Cable: Broadband is what it does
The cable industry is suggesting that the Federal Communications Commission define “broadband” not for what it is, but for what it does – enable access to services such as e-mail and Web browsing.
Beginning in 1996, the FCC has employed a definition of broadband that specifies a minimum of 200 kbps in at least one direction. That definition has been derided as inadequate since the turn of the century. The FCC intends to update the definition and has asked for advice.
The National Cable & Telecommunications Association has just circulated its response, advising that again enshrining specific performance parameters (including not only speed, but also latency, jitter, symmetrical transmission and other measurements) will be repeating a mistake.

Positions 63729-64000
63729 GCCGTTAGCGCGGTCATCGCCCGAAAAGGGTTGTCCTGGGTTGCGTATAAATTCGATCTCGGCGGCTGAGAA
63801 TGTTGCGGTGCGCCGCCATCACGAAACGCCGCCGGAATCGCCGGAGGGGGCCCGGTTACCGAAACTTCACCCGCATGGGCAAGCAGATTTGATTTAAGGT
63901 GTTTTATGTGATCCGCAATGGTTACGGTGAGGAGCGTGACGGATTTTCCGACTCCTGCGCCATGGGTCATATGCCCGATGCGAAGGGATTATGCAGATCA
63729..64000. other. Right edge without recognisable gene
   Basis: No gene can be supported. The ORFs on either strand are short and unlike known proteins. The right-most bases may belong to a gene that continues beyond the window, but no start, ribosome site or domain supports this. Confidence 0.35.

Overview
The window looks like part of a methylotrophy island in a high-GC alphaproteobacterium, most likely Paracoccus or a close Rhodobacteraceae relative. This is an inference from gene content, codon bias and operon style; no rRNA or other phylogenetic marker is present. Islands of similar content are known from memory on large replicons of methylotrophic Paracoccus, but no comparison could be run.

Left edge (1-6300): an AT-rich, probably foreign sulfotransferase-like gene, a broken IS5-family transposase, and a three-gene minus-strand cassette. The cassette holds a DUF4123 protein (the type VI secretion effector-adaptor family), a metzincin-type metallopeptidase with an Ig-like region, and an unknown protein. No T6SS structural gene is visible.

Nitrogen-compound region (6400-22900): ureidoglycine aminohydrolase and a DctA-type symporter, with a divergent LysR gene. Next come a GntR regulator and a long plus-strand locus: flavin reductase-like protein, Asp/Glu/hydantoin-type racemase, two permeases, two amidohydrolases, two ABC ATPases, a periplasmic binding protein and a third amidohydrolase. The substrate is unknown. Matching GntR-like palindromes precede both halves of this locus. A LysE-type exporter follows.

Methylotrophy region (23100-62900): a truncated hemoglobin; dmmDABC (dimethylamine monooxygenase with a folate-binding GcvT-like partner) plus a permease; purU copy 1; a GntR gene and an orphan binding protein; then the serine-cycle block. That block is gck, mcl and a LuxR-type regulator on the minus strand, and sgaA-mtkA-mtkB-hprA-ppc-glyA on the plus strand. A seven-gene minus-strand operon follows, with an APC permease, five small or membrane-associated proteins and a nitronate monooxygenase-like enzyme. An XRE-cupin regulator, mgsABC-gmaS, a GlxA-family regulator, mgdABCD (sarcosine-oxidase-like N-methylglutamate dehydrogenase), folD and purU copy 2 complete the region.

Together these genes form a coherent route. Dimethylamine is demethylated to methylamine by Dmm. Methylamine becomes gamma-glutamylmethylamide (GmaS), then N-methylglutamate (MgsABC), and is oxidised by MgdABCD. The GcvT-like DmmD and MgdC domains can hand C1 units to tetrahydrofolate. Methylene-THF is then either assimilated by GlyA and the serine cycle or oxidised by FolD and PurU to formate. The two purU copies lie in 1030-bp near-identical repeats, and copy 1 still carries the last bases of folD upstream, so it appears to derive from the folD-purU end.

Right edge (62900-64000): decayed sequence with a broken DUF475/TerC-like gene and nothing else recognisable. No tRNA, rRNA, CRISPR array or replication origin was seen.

Instead, the FCC should keep its current definition of broadband from its Form 477 (which in its extant form continues to include the 200 kbps parameter).
The NCTA’s recommendation reads: “The Commission should not use the process of defining ‘broadband’ as a vehicle for imposing substantive obligations on providers of broadband services. Rather, as Congress did in defining terms like ‘cable service,’ ‘telecommunications service’ and ‘information service,’ the Commission should adopt a more generic definition that focuses on the core functionality of the service. It should address separately what obligations, if any, should be imposed on providers of the service.”
Some have suggested that the definition of broadband evolve as speeds available increase. Consistent with its position that specific parameter not be part of the definition, the NCTA disagrees.
“The desire for continual improvement in national broadband performance is a worthy goal, but a constantly evolving definition of ‘broadband’ is not necessary or helpful to achieving that goal. Rather than changing the definition of ‘broadband’ every year, the Commission should incorporate the existing definition and speed tiers into goals based on the percentage of households and businesses with access to service in a particular tier.”